Stargazers across North and South America, Europe and Africa will watch the full moon dim into a dark, ruddy orb over the weekend as the moon drifts through Earth's shadow in the latest celestial event this year to pull eyes skyward.
Astronomers who scrutinized Mars this summer during its closest approach to Earth in 60,000 years were more recently awed by red and green aurora displays as far south as Florida thanks to big explosions on the sun.
And now more heavenly happenings are on the way.
Saturday's lunar eclipse will be followed by the Leonid meteor shower, a total solar eclipse over the southern hemisphere — and a chance for more auroras if the sun stays active. Another eruption Tuesday on the sun may rank among the most intense solar events ever recorded. But the explosion was aimed away from Earth, meaning it would have little impact here.
Still, the otherworldly event the public has the best chance of seeing is Saturday's total eclipse of the moon. At its peak, the moon will hang eerily in the night sky like a dark, reddish-orange coal.
Unlike unpredictable comets and meteors, the moon is a reliable show, said Stephen Maran, a spokesman for the American Astronomical Society.
"Nowadays people who've grown up in the city or suburbs have never seen the Milky Way, but even in the most light-polluted place I've ever been — downtown Los Angeles — you can see the moon," he said.
Weather cooperating, people in the eastern United States, South America, Europe and Africa will witness the entire eclipse; it will already be under way when the moon rises around sunset in the western United States, and it will not be visible at all in Asia and Australia.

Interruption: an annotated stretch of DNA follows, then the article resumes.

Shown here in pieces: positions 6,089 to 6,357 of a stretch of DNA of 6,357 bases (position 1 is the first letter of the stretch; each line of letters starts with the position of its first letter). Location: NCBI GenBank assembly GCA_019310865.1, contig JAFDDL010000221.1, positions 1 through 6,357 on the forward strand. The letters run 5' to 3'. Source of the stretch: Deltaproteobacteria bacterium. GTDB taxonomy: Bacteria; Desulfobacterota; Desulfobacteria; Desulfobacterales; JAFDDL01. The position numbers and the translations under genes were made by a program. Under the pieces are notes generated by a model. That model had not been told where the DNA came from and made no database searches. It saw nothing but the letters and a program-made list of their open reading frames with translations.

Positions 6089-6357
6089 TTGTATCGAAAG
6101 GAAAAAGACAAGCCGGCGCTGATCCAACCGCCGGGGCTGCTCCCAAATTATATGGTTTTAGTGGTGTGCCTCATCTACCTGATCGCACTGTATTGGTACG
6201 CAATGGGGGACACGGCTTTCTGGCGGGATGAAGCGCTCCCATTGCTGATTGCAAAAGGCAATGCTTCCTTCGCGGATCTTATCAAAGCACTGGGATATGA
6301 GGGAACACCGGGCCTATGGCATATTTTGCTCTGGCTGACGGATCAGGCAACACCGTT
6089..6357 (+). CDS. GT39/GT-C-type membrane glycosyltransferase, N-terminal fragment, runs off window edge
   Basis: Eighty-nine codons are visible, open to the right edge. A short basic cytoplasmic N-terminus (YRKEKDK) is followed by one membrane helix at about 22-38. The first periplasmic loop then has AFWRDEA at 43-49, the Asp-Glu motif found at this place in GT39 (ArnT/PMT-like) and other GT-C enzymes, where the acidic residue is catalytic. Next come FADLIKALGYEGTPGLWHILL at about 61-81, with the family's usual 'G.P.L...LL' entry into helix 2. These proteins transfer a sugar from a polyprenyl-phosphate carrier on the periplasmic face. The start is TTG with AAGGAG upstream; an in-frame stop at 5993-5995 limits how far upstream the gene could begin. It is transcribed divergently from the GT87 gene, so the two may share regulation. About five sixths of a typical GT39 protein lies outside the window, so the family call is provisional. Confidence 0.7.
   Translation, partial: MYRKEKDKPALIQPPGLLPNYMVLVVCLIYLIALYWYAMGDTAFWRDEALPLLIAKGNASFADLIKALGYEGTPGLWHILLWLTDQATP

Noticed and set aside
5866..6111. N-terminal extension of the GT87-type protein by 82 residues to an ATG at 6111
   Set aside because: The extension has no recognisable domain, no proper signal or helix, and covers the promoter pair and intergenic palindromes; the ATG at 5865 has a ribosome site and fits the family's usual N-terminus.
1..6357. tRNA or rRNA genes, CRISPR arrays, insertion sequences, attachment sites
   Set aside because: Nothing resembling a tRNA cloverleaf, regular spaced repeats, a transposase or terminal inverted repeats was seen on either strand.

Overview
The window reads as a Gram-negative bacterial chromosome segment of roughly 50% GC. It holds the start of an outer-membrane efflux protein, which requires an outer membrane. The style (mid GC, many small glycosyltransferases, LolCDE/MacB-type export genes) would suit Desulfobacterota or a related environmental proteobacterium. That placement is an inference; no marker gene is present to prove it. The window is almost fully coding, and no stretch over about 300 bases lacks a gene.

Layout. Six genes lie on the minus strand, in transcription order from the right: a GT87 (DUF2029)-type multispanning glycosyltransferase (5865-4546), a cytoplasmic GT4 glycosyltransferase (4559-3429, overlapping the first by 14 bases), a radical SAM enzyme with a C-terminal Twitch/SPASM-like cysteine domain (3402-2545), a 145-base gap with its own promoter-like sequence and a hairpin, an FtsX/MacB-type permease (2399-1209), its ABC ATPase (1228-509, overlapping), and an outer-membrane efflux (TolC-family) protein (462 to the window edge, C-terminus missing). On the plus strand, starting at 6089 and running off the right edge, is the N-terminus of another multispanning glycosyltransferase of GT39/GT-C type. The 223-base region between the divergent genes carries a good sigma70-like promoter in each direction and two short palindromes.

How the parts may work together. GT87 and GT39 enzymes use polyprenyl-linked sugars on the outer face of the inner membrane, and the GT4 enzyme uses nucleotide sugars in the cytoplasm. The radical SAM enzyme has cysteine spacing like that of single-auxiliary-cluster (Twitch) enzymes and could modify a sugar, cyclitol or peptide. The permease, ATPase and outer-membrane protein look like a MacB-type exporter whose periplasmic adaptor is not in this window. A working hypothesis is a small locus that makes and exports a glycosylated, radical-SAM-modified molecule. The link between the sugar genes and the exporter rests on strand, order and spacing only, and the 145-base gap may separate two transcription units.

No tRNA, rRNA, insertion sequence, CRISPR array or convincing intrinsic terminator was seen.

The eclipse reaches totality at around 8:06 p.m. EST Monday. That stage — when the moon, Earth and sun are lined up precisely and the moon passes through the darkest part of Earth's shadow — lasts just 24 minutes.
Unlike eclipses of the sun, which can damage viewers' unprotected eyes, lunar eclipses are safe to watch with the naked eye or binoculars.
Total lunar eclipses come in many colors, from dark brown and red to bright orange, yellow and even gray, depending on how much dust and clouds are in the Earth's atmosphere at that time, Maran said.
In ancient times, the phenomenon was believed caused by some unseen monster bloodying the moon, an omen of disaster.
If clouds blot out Saturday's event, disappointed viewers won't have to wait long before the annual Leonid meteor shower arrives.
The shooting star display will peak first for viewers in western Asia, Indonesia and Australia before dawn on Nov. 14th. For western Africa, western Europe, North America and western portions of South America, the display peaks a few days later, on Nov. 19.
Viewers will be able to see 100 or so meteors per hour, some of them fireballs, said Stuart Levy of the Champaign-Urbana Astronomical Society in central Illinois.
Levy's views of spectacular Leonid showers during the past few years were ruined by clouds, but he'll be trying again this month.
"I've missed the best, when people were seeing hundreds of meteors an hour. If I see 100 an hour this time around I'll be happy. It might be a really good show, with luck," he said.
Nov. 28 also will bring a total solar eclipse, although seeing it will require a bit of travel. It will be visible only in Antarctica.
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